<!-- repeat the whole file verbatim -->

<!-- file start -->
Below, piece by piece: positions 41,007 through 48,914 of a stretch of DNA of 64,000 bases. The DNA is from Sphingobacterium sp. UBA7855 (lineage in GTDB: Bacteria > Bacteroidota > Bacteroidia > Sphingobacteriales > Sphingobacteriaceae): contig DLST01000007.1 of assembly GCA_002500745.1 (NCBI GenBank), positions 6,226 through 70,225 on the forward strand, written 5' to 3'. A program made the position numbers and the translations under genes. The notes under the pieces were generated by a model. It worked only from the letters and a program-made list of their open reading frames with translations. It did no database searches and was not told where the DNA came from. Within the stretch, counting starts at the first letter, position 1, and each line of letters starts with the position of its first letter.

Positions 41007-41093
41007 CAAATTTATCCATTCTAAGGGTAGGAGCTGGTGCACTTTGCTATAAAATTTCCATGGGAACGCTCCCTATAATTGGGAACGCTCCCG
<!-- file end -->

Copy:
Below, piece by piece: positions 41,007 through 48,914 of a stretch of DNA of 64,000 bases. The DNA is from Sphingobacterium sp. UBA7855 (lineage in GTDB: Bacteria > Bacteroidota > Bacteroidia > Sphingobacteriales > Sphingobacteriaceae): contig DLST01000007.1 of assembly GCA_002500745.1 (NCBI GenBank), positions 6,226 through 70,225 on the forward strand, written 5' to 3'. A program made the position numbers and the translations under genes. The notes under the pieces were generated by a model. It worked only from the letters and a program-made list of their open reading frames with translations. It did no database searches and was not told where the DNA came from. Within the stretch, counting starts at the first letter, position 1, and each line of letters starts with the position of its first letter.

Positions 41007-41093
41007 CAAATTTATCCATTCTAAGGGTAGGAGCTGGTGCACTTTGCTATAAAATTTCCATGGGAACGCTCCCTATAATTGGGAACGCTCCCG